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From |
Maarten buis <maartenbuis@yahoo.co.uk> |

To |
statalist@hsphsun2.harvard.edu |

Subject |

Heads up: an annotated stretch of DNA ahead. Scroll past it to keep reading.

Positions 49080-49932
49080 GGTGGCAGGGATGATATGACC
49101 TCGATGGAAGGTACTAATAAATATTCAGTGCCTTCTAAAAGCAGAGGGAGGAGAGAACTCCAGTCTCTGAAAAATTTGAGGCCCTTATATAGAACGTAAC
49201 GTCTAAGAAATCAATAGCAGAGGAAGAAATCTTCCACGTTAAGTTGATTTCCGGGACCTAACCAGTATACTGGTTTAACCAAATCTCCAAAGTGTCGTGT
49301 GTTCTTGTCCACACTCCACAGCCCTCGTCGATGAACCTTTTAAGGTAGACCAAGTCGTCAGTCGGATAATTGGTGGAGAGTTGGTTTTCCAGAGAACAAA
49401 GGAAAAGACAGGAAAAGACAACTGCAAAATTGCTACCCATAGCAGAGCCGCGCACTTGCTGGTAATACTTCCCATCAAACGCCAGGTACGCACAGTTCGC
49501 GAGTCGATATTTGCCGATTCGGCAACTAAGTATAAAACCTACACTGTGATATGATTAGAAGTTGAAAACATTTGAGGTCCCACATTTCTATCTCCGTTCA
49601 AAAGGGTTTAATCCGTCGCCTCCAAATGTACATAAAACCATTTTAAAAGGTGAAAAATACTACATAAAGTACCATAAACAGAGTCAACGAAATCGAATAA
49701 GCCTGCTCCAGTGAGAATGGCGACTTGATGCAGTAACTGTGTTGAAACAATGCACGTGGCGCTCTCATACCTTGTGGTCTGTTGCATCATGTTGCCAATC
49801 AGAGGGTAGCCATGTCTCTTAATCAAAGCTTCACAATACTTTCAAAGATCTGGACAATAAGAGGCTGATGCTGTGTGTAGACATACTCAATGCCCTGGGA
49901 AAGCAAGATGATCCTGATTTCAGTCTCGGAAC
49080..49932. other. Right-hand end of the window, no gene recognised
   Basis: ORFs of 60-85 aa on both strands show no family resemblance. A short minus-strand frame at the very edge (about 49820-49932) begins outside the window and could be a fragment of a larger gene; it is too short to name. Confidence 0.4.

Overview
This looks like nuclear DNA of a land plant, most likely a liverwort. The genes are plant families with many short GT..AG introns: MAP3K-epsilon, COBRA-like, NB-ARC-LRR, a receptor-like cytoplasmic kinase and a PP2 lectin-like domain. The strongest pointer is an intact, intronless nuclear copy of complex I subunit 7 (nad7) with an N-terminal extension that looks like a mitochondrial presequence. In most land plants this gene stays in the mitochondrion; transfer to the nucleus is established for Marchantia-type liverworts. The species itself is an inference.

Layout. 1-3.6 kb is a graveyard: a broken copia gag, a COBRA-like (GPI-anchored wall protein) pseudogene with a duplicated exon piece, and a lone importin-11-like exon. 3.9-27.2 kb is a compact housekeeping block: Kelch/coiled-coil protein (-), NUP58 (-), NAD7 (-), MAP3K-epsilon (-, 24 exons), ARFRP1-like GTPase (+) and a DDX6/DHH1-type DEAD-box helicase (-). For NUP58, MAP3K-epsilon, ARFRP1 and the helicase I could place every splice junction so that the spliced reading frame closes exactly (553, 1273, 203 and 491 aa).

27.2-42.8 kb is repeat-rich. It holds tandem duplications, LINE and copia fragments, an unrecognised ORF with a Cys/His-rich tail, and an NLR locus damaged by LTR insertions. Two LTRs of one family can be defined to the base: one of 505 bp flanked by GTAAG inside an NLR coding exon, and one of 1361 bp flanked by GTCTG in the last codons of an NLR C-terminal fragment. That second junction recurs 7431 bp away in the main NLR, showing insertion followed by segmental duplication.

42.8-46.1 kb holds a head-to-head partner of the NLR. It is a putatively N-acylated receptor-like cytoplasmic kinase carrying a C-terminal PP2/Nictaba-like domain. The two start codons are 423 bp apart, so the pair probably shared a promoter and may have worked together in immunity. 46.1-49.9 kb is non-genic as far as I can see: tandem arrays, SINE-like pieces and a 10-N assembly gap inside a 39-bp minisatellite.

Re: st: Interpretation of regressionmodel of ln-transformed variable |

Date |
Tue, 4 Nov 2008 22:18:19 +0000 (GMT) |